The Rise of Islam as a Political Ideology

Political ideology is a broader term that encompasses not only the mechanisms of government and the institutions of the state but also the structures and processes through which these interact with the large society. Regimes can change only by either military intervention from without or by revolutionary upheaval from within.

Islam as a religion can be traced back to 610 AD when Muhammad was called to be a Prophet. A Muslim is one who follows the five pillars of Islam. Muslims believe that Quran is a Holy book because it was not written by Prophet Muhammad but rather written by God himself since Muhammad could not read or write.

Islam has been marked as the fastest growing religion in the contemporary world. There are more than one billion Islam followers. Islam is not only growing as a religion but also as a political factor. Muslim writers such as Sayyid Qutb (1906- 66) have suggested that Islamic belief should constitute to the overriding principles of social life and politics. Such writing provoked different activities to establish Islamic state based on the principles of Sharia law.

The first Islamic state was established on 1979 after Iranian revolution under Ayatollah Khomein. Since then the idea of bringing Islamic states spread through Middle East, North Africa and some part of Asia. According to the Pew Research Center in 2015 there were 50 Muslim-majority countries.

Islamic fundamentalism has also been growing so fast. Islamic fundamentalist are those Muslims who seek by whatever means to restore or establish and Islamic state. Thus there has been Islamic resurgence and revival for Islam to be recognized as a global trend. Muslims are generalized as engaging in a political struggle to over throw political leaders and use any means possible to achieve their goal.  There has been a need to develop programmes that develop political Islam which is described by Dessouki as increasing political activities in the name of Islam by government and opposing groups alike.

Revivalism has made Islam take control of the state as the way forward to accomplish their goal. They take control of sovereignty, power, citizenship, law and accountability since that is what reflects a state. Islamist ideologues advocate for the reform or overthrow of states across the globe. For example, Osama bin Laden advocated for the overthrow of the Saudi state, the state of Israel and the United State of America.

In Islam according to the fundamentalists, there is no place for a secular state. Many Muslim consider secularism as a sub-facet of Christian heresy or an aid to establish a godless society and condemn this as anti-spiritual. A secular state is a state which guarantees individuals and corporate freedom of religion, deals with individuals as citizens irrespective of his religion, it is not constitutionally connected to a religion nor does it promote or interfere with religion. For a Muslim there is no separation between politics and practice, thus all states should become religious and for that matter become Islamic states.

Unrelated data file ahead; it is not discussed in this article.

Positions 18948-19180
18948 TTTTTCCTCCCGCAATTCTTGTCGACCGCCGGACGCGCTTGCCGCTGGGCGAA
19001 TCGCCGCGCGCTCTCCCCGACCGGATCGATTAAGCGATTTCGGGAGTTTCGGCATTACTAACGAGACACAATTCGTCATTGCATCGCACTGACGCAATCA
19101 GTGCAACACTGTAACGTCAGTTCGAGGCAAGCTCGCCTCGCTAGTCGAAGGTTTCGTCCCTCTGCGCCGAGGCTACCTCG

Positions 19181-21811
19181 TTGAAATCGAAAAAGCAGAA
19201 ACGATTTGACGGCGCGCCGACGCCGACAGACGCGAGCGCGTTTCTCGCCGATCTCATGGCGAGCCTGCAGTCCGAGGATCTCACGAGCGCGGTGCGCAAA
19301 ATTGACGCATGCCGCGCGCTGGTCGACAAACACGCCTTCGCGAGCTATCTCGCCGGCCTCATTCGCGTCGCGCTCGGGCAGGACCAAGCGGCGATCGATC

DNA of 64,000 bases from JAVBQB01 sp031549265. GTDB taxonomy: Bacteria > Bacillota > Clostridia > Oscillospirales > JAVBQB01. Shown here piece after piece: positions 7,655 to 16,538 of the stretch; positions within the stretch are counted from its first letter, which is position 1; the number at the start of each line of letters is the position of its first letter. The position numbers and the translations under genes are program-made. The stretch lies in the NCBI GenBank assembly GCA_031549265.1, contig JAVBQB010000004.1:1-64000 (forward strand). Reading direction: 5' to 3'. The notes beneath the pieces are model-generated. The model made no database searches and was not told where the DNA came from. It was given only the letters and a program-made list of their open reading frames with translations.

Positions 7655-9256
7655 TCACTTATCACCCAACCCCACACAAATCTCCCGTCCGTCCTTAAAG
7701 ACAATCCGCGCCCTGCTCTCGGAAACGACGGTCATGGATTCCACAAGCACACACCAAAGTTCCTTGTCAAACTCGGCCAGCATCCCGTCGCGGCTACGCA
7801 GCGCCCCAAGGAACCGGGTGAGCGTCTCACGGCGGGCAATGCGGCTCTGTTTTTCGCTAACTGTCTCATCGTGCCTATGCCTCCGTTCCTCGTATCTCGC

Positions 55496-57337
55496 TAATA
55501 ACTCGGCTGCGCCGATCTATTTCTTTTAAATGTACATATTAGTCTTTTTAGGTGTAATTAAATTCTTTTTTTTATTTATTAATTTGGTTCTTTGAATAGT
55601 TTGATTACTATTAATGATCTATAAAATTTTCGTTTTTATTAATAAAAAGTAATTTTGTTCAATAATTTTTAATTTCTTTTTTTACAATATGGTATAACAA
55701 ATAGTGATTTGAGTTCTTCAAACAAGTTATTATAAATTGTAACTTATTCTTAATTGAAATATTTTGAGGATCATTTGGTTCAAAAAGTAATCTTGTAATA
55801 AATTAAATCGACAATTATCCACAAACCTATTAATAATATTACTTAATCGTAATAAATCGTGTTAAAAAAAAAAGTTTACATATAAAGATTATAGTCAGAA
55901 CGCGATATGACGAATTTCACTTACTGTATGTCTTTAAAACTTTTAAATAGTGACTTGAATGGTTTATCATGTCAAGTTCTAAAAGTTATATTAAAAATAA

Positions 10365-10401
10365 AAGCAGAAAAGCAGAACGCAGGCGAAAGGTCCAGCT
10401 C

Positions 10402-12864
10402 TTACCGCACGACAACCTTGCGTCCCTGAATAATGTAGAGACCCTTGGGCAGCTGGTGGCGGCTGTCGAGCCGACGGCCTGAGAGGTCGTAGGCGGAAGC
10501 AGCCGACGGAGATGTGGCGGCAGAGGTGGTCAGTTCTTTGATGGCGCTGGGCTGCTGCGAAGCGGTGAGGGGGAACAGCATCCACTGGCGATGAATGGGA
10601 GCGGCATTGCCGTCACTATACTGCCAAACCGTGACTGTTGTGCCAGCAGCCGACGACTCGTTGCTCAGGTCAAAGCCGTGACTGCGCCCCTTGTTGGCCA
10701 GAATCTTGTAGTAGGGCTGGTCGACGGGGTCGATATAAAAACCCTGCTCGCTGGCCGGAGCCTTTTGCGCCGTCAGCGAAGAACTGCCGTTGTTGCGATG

Democratization is strongly opposed by Islam since it is considered as western. The west pours millions of dollars in promoting democracy in the Muslim domain although it has been rejected. Muslims consider freedom of speech, participation, free and fair election and free market economy as a week root to democracy. Democracy has been argued as a way in which the west used its economic and political influence not only to shape but also to dominate the globe. In the Middle East, democracy was rejected not because of the core principles associated with it but because of the political factor that has been tired with it ‘secularism’.

There are Philosophers such as Sayyid Qutb (1906-66) who argue  that the new Islamic order should be established though the sword, through the violent acts of vanguard clearing the path for the liberation of the whole society, the overthrow of tyranny, secularism and modernity. The fundamentalist doctrine of jihad has been embraced by a number of Islamic groups in the contemporary era including al-Qaeda, Hezbollah and Jihad al-Islami. Thus, the true meaning of Jihad has been distorted in fulfillment of an ambition for political power, through terrorism rather than spiritual freedom in the modern age.

Featured image | Osama bin Laden (L) sits with his adviser and purported successor Ayman al-Zawahiri, an Egyptian linked to the al Qaeda network, during an interview with Pakistani journalist Hamid Mir (not pictured) | Wikimedia commons 

The views and opinions expressed in this article are those of the author and do not necessarily reflect the views of The Best of Africa.

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